Ibuprofen

IBUPROFEN- ibuprofen suspension
Perrigo New York Inc

Rx Only

Cardiovascular Thrombotic Events

Nonsteroidal anti-inflammatory drugs (NSAIDs) cause an increased risk of serious cardiovascular thrombotic events, including myocardial infarction and stroke, which can be fatal. This risk may occur early in treatment and may increase with duration of use (see WARNINGS and PRECAUTIONS).
Ibuprofen Oral Suspension is contraindicated in the setting of coronary artery bypass graft (CABG) surgery (see CONTRAINDICATIONS and WARNINGS).

Gastrointestinal Risk

NSAIDs cause an increased risk of serious gastrointestinal adverse events including bleeding, ulceration, and perforation of the stomach or intestines, which can be fatal. These events can occur at any time during use and without warning symptoms. Elderly patients are at greater risk for serious gastrointestinal events (see WARNINGS).

DESCRIPTION

The active ingredient in Ibuprofen Oral Suspension USP, 100 mg/5 mL is ibuprofen, which is a member of the propionic acid group of nonsteroidal anti-inflammatory drugs (NSAIDs). Ibuprofen is a racemic mixture of [+]S-and [-]R-enantiomers. It is a white to off-white crystalline powder, with a melting point of 74º to 77ºC. It is practically insoluble in water (<0.1 mg/mL), but readily soluble in organic solvents such as ethanol and acetone. Ibuprofen has a pKa of 4.43±0.03 and an n-octanol/water partition coefficient of 11.7 at pH 7.4. The chemical name for ibuprofen is (±)-2-(p-isobutylphenyl) propionic acid. The molecular weight of ibuprofen is 206.28. Its molecular formula is C13 H18 02 and it has the following structural formula:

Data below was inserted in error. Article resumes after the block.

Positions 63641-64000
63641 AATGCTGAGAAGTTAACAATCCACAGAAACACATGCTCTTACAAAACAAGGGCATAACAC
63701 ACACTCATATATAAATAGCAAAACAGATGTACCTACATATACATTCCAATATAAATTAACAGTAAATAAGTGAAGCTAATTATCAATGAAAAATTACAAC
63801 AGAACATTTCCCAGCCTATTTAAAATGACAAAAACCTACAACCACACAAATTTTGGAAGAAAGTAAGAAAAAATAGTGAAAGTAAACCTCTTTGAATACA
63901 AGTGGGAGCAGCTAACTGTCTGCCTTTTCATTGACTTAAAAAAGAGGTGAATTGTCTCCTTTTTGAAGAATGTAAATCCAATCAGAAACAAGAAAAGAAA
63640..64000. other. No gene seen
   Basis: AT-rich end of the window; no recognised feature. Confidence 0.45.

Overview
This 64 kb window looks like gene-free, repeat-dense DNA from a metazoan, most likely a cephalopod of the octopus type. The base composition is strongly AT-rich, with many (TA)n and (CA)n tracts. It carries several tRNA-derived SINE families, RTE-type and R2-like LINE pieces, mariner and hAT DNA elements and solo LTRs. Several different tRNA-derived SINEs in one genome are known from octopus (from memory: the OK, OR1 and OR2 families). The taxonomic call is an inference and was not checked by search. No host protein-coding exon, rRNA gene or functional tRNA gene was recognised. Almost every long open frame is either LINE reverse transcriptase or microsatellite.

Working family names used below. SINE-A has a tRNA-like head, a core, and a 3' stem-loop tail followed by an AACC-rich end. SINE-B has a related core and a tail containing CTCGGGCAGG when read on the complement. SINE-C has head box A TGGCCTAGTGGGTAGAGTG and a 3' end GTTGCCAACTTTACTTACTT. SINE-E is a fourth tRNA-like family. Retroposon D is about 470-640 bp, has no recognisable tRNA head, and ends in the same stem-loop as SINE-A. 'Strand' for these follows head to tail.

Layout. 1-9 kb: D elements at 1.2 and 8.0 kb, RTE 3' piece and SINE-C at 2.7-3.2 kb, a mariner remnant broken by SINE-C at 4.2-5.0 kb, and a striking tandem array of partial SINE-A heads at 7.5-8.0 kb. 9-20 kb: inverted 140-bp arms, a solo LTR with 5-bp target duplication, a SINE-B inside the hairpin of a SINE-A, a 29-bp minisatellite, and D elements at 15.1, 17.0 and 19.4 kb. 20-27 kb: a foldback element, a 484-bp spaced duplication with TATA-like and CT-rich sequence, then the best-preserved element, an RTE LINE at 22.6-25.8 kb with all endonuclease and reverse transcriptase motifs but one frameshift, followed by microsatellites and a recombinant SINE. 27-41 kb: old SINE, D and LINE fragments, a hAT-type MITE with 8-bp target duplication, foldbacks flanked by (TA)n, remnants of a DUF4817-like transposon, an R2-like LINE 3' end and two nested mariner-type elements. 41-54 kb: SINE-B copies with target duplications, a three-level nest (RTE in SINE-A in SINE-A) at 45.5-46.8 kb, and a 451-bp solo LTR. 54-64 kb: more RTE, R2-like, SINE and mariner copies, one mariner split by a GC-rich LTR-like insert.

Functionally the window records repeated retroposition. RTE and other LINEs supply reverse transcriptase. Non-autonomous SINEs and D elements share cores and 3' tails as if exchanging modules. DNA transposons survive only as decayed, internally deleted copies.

Structural Formula
(click image for full-size original)

Ibuprofen Oral Suspension is a sweetened, orange colored, berry flavored suspension containing 100 mg of ibuprofen in 5 mL (20 mg/mL). Inactive ingredients include: anhydrous citric acid, artificial berry flavor, butylparaben, D&C red #33, FD&C yellow #6, glycerin, high fructose corn syrup, hypromellose, polysorbate 80, propylene glycol, purified water, sodium benzoate, sorbitol solution, xanthan gum.

CLINICAL PHARMACOLOGY

Pharmacodynamics –

Ibuprofen is a nonsteroidal anti-inflammatory drug (NSAID) that possesses anti-inflammatory, analgesic and antipyretic activity. Its mode of action, like that of other NSAIDs, is not completely understood, but may be related to prostaglandin synthetase inhibition. After absorption of the racemic ibuprofen, the [-]R-enantiomer undergoes interconversion to the [+]S-form. The biological activities of ibuprofen are associated with the [+]S-enantiomer.

Pharmacokinetics –